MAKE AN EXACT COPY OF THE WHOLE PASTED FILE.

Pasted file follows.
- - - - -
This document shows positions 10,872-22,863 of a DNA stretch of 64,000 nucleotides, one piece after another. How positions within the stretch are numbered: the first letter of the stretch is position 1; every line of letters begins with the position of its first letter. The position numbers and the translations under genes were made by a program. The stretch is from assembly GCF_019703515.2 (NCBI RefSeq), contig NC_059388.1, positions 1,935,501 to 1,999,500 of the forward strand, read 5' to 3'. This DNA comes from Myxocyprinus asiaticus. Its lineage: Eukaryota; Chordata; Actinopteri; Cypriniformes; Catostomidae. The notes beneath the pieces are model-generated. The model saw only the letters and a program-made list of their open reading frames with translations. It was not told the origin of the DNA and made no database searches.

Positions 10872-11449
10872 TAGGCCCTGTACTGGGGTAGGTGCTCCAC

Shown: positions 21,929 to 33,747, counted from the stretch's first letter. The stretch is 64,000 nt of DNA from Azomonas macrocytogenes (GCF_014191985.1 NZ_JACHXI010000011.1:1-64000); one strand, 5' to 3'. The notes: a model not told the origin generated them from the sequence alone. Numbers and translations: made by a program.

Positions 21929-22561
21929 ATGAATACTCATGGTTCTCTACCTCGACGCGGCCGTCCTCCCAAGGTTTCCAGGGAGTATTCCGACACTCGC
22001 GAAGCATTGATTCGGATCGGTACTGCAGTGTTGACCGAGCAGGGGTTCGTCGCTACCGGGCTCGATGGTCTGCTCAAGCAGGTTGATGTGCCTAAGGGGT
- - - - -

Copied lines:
This document shows positions 10,872-22,863 of a DNA stretch of 64,000 nucleotides, one piece after another. How positions within the stretch are numbered: the first letter of the stretch is position 1; every line of letters begins with the position of its first letter. The position numbers and the translations under genes were made by a program. The stretch is from assembly GCF_019703515.2 (NCBI RefSeq), contig NC_059388.1, positions 1,935,501 to 1,999,500 of the forward strand, read 5' to 3'. This DNA comes from Myxocyprinus asiaticus. Its lineage: Eukaryota; Chordata; Actinopteri; Cypriniformes; Catostomidae. The notes beneath the pieces are model-generated. The model saw only the letters and a program-made list of their open reading frames with translations. It was not told the origin of the DNA and made no database searches.

Positions 10872-11449
10872 TAGGCCCTGTACTGGGGTAGGTGCTCCAC

Shown: positions 21,929 to 33,747, counted from the stretch's first letter. The stretch is 64,000 nt of DNA from Azomonas macrocytogenes (GCF_014191985.1 NZ_JACHXI010000011.1:1-64000); one strand, 5' to 3'. The notes: a model not told the origin generated them from the sequence alone. Numbers and translations: made by a program.

Positions 21929-22561
21929 ATGAATACTCATGGTTCTCTACCTCGACGCGGCCGTCCTCCCAAGGTTTCCAGGGAGTATTCCGACACTCGC
22001 GAAGCATTGATTCGGATCGGTACTGCAGTGTTGACCGAGCAGGGGTTCGTCGCTACCGGGCTCGATGGTCTGCTCAAGCAGGTTGATGTGCCTAAGGGGT